A tense and tired world is awaiting word of an Allied invasion of Western Europe, crushed for years under the jackboots of the Nazi war machine.
In the early morning hours of June 6, the news flashes over American radios: The greatest amphibious invasion in history has begun on the beaches of Normandy, France. As paratroopers leap from their planes and landing craft speed toward the coast, another great battle is being waged at home: a prayer battle, imploring God for victory over the dark forces of fascism.
It’s almost impossible to exaggerate the importance of the D-Day invasion. As one historian notes, “Without question, a failed invasion of France would constitute a calamity of incalculable proportions for the Western allies.” Who knows how long it would have taken to organize a second invasion attempt—time that might have allowed a German victory.
So as word of the assault trickled out, Americans began to pray. Stores closed, and prayer services were swiftly organized in small towns and big cities.
Photographs taken on June 6 show just how widespread these prayers were. One picture shows a sign in the window of a novelty button shop reading, “Sorry, no covered buttons today. We are praying for the success of the invasion.” A sign in front of a church reads, “Come in and pray for Allied victory: Hourly intercessions on the hour.” Another photo shows Americans in a synagogue, bowing their heads in prayer. At a noon Mass, we see men and women on their knees, fervently praying.
New York City Mayor Fiorello La Guardia took to the airwaves, urging citizens to “send forth [their] prayers to Almighty God . . . to bring total victory . . . in [this] great and valiant struggle . . .”
In Washington, President Roosevelt, who had sons in uniform, urged Americans to join him in prayer for all the nation’s sons: “With Thy blessing,” he prayed, “We shall prevail over the unholy forces of our enemy.”
And, by heaven, prevail they did. On D-Day, and in the bloody days that followed, allied soldiers brought to vivid life the words of Winston Churchill: “We shall fight in France . . . We shall fight on the beaches, we shall fight on the landing grounds, we shall fight on the fields and in the streets . . . We shall never surrender.”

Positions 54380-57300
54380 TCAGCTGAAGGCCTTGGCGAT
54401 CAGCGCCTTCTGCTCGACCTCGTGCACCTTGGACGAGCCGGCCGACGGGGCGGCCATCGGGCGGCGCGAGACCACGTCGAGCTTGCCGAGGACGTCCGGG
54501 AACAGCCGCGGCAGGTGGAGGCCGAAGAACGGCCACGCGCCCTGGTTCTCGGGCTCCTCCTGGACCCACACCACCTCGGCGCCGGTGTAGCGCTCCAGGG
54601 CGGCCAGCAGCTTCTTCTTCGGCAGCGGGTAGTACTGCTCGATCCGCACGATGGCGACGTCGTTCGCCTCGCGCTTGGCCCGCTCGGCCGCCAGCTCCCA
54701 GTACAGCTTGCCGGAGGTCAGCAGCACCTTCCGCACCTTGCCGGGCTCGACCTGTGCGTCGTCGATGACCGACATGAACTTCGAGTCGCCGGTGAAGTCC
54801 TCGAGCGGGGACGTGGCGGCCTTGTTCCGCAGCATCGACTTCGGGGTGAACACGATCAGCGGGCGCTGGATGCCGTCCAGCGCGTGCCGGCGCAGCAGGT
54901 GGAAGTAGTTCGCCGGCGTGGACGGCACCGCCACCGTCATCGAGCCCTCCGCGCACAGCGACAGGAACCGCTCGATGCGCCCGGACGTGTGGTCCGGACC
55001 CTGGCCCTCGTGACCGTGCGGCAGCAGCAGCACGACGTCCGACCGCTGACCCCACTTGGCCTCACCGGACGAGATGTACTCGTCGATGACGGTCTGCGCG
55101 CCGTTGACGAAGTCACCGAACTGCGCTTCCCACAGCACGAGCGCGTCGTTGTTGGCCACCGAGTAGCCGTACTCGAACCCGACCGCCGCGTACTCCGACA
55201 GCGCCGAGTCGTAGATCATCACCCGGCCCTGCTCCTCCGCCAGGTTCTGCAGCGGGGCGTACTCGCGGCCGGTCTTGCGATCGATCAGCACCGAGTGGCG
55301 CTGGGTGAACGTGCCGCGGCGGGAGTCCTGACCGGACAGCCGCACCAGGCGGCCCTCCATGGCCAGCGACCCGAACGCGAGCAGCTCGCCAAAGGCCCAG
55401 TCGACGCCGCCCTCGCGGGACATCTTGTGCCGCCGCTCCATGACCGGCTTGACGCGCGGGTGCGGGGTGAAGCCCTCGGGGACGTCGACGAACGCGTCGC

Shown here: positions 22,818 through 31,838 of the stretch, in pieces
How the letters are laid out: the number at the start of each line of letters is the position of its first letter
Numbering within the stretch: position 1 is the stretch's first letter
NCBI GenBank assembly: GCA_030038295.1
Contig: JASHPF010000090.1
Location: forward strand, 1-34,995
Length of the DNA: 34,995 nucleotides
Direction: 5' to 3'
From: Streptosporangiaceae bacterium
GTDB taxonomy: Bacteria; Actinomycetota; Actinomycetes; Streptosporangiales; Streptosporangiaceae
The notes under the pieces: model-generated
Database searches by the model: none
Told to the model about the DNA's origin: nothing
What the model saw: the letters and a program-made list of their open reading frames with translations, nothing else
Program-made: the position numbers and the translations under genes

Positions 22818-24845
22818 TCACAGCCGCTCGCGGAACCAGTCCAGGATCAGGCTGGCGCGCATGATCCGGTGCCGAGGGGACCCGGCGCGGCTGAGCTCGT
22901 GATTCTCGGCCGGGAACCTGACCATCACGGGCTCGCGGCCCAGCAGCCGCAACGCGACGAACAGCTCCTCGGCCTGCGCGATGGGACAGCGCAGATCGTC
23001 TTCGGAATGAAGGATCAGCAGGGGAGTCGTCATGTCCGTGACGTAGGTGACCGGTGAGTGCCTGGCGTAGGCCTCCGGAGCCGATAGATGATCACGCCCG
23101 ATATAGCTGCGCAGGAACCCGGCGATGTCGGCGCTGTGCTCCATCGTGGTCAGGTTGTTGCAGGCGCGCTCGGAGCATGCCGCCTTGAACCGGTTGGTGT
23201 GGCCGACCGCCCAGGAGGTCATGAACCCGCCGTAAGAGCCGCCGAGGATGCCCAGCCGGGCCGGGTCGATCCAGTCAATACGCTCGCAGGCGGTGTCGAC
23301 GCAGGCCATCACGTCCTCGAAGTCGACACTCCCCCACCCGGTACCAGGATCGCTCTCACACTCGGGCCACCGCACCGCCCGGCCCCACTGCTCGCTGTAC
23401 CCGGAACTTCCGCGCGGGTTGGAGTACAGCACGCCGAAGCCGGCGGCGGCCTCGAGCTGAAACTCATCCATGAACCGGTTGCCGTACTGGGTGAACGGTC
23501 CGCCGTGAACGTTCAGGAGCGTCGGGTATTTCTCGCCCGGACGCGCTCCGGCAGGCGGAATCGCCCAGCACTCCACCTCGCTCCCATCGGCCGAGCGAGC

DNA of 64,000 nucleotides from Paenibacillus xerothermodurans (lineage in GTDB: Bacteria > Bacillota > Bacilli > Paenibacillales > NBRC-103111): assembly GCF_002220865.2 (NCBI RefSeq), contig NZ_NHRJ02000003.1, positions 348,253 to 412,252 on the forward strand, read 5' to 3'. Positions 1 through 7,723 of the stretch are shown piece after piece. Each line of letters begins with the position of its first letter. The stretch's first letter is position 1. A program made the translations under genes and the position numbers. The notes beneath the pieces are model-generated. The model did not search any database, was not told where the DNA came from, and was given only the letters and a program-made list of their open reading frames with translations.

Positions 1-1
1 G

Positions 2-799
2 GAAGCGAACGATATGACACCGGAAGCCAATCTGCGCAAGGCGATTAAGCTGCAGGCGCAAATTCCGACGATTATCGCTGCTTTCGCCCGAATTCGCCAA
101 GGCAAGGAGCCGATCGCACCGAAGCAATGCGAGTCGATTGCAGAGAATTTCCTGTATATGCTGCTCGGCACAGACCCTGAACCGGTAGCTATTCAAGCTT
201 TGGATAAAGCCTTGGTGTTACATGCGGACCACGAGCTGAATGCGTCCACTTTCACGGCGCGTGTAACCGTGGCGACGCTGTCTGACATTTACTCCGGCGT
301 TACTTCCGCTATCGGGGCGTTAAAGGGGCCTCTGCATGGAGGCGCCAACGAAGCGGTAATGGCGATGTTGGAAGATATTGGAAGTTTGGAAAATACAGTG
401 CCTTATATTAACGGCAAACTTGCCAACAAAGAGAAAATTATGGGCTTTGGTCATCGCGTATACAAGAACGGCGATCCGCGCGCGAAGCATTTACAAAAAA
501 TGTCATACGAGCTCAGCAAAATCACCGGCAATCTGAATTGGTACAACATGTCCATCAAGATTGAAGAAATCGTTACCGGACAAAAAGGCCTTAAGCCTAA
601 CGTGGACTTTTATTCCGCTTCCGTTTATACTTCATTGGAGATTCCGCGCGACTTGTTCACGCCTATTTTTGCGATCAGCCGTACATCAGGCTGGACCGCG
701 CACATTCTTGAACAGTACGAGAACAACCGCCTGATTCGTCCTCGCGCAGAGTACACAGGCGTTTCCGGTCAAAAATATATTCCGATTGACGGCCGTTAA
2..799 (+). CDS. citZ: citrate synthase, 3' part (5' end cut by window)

Today, I can’t help wondering: How much did the prayers of their loved ones back home have to do with this great victory?
War correspondent Ernie Pyle, who arrived at Normandy on June 7, observed that the Allies achieved victory “with every advantage on the enemy’s side and every disadvantage on ours.” Despite this, he wrote, the total Allied casualties “were remarkably low—only a fraction, in fact, of what our commanders had been prepared to accept.”
“Now that it is all over,” Pyle finished, “it seems to me a pure miracle that we ever took the beach at all.”
Yes, it WAS a miracle—a miracle backed up by millions upon millions of believers assaulting the gates of heaven.
We must never forget what the Allies gallantly sacrificed for the world on D-Day. Today—the 74th anniversary of that invasion—we should set aside time to remember what they did. And then we should pray for the safety of our soldiers, airmen, sailors, and marines who are serving across the globe today—men and women fighting and sacrificing for the freedoms we—and others—enjoy.
BreakPoint is a Christian worldview ministry that seeks to build and resource a movement of Christians committed to living and defending Christian worldview in all areas of life. Begun by Chuck Colson in 1991 as a daily radio broadcast, BreakPoint provides a Christian perspective on today’s news and trends via radio, interactive media, and print. Today BreakPoint commentaries, co-hosted by Eric Metaxas and John Stonestreet, air daily on more than 1,200 outlets with an estimated weekly listening audience of eight million people. Feel free to contact us at BreakPoint.org where you can read and search answers to common questions.
Eric Metaxas is a co-host of BreakPoint Radio and a best-selling author whose biographies, children’s books, and popular apologetics have been translated into more than a dozen languages.